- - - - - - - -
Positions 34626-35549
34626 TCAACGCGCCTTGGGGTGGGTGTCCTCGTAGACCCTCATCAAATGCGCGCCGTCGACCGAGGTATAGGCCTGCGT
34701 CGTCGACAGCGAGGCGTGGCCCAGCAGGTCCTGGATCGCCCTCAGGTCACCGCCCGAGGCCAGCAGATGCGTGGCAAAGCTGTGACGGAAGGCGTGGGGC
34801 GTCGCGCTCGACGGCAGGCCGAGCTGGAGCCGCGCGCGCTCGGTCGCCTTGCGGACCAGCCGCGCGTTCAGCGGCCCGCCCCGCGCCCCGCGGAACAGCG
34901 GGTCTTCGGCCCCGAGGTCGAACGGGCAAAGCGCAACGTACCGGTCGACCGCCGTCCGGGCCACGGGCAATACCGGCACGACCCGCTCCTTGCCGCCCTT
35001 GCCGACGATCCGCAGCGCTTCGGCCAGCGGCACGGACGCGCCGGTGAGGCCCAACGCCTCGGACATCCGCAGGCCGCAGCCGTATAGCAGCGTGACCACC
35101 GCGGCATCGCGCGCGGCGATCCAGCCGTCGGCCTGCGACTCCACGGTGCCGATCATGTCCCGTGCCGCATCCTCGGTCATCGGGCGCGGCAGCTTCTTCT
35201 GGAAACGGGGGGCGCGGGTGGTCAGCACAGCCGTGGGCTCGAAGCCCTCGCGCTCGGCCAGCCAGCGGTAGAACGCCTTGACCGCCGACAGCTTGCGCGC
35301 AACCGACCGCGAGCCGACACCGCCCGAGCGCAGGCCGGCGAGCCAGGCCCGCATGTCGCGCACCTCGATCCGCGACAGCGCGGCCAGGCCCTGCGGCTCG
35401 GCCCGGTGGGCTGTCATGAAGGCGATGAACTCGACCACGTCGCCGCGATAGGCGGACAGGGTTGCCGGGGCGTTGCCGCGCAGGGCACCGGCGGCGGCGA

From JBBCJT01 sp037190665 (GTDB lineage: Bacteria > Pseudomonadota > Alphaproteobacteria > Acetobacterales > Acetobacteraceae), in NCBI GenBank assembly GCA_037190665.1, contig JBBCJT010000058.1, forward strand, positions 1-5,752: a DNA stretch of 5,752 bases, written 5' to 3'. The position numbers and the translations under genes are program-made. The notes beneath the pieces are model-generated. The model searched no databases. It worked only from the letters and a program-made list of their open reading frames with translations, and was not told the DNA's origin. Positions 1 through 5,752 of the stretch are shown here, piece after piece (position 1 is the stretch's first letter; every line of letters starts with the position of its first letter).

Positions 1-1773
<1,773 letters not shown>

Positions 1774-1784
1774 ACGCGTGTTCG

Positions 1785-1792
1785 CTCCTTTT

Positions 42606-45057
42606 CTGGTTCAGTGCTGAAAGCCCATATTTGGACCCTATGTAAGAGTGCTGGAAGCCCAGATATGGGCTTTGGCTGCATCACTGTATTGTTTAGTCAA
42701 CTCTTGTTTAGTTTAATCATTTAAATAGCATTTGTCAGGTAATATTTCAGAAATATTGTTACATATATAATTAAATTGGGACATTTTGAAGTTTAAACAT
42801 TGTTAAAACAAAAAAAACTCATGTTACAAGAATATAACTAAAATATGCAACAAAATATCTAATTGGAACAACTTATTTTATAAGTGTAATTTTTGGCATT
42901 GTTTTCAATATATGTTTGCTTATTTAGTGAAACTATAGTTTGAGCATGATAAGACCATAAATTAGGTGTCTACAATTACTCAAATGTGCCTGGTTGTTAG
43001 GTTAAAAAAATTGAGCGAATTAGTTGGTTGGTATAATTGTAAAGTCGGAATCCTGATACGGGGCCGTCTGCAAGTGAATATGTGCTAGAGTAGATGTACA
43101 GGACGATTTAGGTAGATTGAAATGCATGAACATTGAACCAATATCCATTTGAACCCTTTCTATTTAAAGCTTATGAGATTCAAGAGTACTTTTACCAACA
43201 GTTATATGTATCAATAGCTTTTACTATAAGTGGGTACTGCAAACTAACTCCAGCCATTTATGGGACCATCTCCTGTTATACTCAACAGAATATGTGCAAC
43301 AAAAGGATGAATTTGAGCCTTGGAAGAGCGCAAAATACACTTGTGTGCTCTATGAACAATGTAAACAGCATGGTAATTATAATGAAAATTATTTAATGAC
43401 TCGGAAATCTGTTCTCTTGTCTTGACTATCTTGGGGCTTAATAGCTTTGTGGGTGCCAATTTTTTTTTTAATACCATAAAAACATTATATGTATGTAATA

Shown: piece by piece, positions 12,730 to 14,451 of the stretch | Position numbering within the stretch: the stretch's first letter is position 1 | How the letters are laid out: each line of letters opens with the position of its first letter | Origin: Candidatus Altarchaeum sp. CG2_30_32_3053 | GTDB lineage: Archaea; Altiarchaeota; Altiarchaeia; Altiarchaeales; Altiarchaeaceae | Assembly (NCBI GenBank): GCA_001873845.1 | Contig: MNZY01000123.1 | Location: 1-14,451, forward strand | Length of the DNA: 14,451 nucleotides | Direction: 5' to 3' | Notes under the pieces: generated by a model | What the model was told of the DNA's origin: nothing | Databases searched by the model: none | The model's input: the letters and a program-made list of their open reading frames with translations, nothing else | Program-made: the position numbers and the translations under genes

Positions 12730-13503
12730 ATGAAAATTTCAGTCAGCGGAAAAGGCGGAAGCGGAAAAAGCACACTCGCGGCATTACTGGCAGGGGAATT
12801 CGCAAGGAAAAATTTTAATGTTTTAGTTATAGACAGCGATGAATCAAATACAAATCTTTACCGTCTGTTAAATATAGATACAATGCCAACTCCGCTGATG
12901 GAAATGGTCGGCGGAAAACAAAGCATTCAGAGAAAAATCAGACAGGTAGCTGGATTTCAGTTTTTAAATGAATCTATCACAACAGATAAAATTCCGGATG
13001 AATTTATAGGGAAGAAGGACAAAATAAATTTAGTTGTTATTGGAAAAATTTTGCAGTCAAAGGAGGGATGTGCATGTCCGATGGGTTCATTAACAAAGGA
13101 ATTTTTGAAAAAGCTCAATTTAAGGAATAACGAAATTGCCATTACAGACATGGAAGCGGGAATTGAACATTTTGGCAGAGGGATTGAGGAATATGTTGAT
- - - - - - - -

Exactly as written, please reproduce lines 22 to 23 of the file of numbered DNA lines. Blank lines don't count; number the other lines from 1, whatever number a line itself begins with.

42901 GTTTTCAATATATGTTTGCTTATTTAGTGAAACTATAGTTTGAGCATGATAAGACCATAAATTAGGTGTCTACAATTACTCAAATGTGCCTGGTTGTTAG
43001 GTTAAAAAAATTGAGCGAATTAGTTGGTTGGTATAATTGTAAAGTCGGAATCCTGATACGGGGCCGTCTGCAAGTGAATATGTGCTAGAGTAGATGTACA